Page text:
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Elasticsearch Sample Data Generator

Syed Sirajul Islam Anik
・5 min read

Recently, I am trying to learn Elasticsearch once again. I used "once again" because I wanted to learn it since late 2016 and in between the time frame, I tried learning it several times and as always I have failed myself to learn it. And just like every other time, I am motivated this time as well πŸ˜‰

Motive

To learn elasticsearch, you need lots of data to make queries as you want. I searched a few places to get a valid dump. But I couldn't find any dump that I can go with. Also what I found online, I am not familiar with the types of data. So, I thought to make a generator of my own. I have already used Artisan Console and fzaninotto/Faker, that's why I thought to make a generator that anyone can use with their terminal and generate the dump the way they wish.

The repository

This is the repository that you can use to generate the dump.

GitHub logo ssi-anik / elasticsearch-sample-data-generator

Sample data generator and writes in file to upload to Elasticsearch for bulk upload

elasticsearch-sample-data-generator

The purpose of the project is to generate a dump for Elasticsearch Bulk API.

Requirements

  • Either your local machine should have composer or docker installed to get it working. And the local PHP version should be >=7.3 and <8.0

Installation

  • Clone the repository.
  • If you have composer installed on your local machine and satisfies the requirement, then run composer install to install the project dependencies.
  • If you don't know php or the local php requirement is not satisfied on your machine, then uncomment the COPY . /app and RUN composer install lines in Dockerfile. So, they'll look like the following.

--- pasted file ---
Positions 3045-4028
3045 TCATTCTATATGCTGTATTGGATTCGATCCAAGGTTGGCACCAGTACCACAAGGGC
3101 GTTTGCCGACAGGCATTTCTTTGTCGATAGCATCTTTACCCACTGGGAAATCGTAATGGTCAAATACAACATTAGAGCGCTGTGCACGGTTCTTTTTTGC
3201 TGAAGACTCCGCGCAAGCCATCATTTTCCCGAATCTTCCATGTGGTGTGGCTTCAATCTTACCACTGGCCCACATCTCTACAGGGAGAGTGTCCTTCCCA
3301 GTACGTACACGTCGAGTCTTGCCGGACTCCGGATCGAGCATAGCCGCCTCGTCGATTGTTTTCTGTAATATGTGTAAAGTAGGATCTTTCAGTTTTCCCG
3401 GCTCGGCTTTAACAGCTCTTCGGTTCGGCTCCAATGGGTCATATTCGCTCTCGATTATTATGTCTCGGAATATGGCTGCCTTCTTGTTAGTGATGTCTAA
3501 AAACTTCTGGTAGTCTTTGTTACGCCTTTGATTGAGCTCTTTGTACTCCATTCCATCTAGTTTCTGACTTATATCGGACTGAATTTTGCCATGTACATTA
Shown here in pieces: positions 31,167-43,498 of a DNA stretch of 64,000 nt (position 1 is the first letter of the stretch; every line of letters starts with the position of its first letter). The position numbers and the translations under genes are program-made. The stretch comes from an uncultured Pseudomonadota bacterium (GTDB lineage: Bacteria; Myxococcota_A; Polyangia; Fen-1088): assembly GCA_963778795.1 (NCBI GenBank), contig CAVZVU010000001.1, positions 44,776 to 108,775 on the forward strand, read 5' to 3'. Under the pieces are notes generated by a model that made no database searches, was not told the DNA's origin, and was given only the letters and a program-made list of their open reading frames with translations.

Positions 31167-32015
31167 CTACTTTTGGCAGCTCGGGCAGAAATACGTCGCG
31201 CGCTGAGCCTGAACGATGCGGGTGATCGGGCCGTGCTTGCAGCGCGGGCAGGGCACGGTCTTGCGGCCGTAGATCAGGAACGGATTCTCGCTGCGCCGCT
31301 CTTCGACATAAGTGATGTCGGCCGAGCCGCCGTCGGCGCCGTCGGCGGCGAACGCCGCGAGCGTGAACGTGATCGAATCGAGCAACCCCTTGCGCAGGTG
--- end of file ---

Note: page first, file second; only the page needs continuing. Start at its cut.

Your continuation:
# It'll copy the project in the PHP container.
COPY . /app
# It'll install the project dependencies.
RUN composer install
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  • Run cp docker-compose.yml.example docker-compose.yml.
  • Make changes in your docker-compose.yml file. If you don't need the elasticsearch & kibana, remove those services.
  • If you made the…

Installation [without docker]

  • Clone the repository.
  • If your machine has PHP version >=7.3 and <8.0 and composer installed, then just run composer install being in the root of the repository. It'll install the project dependencies.

That's all.

Installation [with docker]

  • Clone the repository.
  • Uncomment the line Copy . /app in the Dockerfile.
  • Uncomment the line RUN composer install in the Dockerfile.
  • Copy the docker-compose.yml.example to docker-compose.yml.
  • Comment the line .:/app in your docker-compose.yml's services.php.volumes.
  • Uncomment the line ./dumps:/app/dumps in your docker-compose.yml's services.php.volumes.
  • If you don't need elasticsearch and kibana services, then just delete them.
  • Run docker-compose up -d --build to run your containers.
  • To exec into the PHP service, run docker-compose exec php bash.

That's all for the docker-based installation. If you're good at docker, you can tweak these things as well by going through the Dockerfile and the docker-compose.yml.

Usage

The repository contains one executable elasticsearch-dump in the root of it. We'll have to use this to run commands and generate dumps.

./elasticsearch-dump generate is the base command. Let's have a look at the available arguments and options.

./elasticsearch-dump generate --help

Description:
  Generate dump for elasticsearch bulk API upload

Usage:
  generate [options] [--] <fields>

Arguments:
  fields               Enter the fields definition (required)

Options:
  --file[=FILE]        Enter the file name [default: "dumps/dump.json"]
  --entries[=ENTRIES]  Enter the number of entries [default: "1"]
  --action[=ACTION]    Enter the action name [index or create] [default: "index"]
  --index[=INDEX]      Enter the index name [default: "my-index"]
  --id[=ID]            Enter the sequence start value [default: "1"]
  --append             Append to existing file
  --force              Does not ask for confirmation